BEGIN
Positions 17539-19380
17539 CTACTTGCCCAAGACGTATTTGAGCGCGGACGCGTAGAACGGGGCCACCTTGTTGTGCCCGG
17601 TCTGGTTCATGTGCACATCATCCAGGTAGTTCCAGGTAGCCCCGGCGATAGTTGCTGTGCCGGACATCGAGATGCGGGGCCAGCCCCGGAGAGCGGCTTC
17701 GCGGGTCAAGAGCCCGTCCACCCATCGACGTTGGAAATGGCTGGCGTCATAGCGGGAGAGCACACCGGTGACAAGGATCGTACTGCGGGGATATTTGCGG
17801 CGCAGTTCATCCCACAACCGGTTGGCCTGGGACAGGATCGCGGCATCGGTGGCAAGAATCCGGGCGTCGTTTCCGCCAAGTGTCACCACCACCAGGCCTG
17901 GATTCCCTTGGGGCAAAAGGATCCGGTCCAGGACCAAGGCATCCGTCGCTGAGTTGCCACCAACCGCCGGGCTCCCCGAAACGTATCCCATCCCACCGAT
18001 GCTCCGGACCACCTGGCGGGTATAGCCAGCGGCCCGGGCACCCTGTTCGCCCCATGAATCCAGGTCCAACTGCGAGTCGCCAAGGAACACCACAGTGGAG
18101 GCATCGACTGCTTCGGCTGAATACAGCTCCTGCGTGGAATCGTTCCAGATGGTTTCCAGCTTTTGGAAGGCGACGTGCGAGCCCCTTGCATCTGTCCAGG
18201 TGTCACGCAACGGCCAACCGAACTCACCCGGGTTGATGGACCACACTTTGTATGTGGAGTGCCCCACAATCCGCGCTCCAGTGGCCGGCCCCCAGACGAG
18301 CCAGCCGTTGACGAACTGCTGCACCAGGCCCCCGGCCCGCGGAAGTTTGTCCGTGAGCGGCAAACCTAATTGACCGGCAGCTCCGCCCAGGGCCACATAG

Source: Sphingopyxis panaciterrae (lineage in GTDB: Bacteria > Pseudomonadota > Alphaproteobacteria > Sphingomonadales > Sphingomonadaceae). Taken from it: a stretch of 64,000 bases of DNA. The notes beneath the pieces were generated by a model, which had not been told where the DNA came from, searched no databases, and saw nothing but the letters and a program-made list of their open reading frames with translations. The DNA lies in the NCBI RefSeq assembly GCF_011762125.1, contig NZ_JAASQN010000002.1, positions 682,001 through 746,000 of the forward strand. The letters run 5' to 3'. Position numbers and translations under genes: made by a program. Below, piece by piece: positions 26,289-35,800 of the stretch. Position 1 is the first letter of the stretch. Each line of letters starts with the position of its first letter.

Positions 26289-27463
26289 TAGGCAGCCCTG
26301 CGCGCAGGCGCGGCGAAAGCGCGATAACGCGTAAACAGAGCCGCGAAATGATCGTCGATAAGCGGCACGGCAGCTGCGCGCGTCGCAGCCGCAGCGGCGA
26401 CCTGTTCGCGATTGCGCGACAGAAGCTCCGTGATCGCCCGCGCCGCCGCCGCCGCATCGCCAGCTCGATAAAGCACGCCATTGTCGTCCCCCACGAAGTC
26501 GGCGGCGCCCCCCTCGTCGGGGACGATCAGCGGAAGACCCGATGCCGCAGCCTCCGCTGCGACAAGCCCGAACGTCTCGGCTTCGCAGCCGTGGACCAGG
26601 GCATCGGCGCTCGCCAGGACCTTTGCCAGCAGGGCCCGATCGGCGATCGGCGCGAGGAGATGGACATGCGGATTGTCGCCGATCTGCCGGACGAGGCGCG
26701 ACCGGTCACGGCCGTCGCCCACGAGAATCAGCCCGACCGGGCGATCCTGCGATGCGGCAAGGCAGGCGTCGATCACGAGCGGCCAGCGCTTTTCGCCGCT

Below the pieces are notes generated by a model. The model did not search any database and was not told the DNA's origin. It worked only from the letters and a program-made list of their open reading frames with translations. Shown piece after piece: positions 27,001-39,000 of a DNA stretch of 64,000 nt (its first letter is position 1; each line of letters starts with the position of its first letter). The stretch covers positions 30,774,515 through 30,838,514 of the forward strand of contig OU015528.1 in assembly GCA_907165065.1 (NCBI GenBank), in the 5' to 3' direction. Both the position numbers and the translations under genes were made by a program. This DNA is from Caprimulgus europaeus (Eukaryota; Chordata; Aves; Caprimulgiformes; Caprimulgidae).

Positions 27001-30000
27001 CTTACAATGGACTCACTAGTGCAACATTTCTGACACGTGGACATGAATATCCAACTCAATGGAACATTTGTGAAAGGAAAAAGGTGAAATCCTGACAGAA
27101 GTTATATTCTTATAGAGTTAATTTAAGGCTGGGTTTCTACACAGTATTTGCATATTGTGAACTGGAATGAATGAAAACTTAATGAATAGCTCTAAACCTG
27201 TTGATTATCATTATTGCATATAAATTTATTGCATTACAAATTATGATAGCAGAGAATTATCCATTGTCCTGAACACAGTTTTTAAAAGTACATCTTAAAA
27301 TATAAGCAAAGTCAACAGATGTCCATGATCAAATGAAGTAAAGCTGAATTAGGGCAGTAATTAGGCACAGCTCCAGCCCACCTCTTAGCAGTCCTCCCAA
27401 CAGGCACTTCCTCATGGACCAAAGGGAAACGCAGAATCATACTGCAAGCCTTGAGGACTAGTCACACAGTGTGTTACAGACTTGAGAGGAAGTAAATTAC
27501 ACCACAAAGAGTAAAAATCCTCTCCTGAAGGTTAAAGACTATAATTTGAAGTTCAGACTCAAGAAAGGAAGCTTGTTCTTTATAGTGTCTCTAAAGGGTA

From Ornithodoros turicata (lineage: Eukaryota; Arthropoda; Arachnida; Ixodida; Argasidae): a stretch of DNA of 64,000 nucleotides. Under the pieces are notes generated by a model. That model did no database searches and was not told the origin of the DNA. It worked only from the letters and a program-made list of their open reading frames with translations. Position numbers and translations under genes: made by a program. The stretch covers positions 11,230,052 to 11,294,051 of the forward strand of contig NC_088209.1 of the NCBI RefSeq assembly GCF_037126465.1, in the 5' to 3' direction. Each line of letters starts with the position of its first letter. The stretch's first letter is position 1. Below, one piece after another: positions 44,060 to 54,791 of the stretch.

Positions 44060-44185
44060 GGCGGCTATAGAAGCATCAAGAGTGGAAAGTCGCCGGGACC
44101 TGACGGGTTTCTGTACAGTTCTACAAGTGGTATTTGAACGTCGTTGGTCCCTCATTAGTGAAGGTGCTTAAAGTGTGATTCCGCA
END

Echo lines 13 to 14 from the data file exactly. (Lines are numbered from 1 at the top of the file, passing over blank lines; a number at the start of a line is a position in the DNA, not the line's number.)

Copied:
26289 TAGGCAGCCCTG
26301 CGCGCAGGCGCGGCGAAAGCGCGATAACGCGTAAACAGAGCCGCGAAATGATCGTCGATAAGCGGCACGGCAGCTGCGCGCGTCGCAGCCGCAGCGGCGA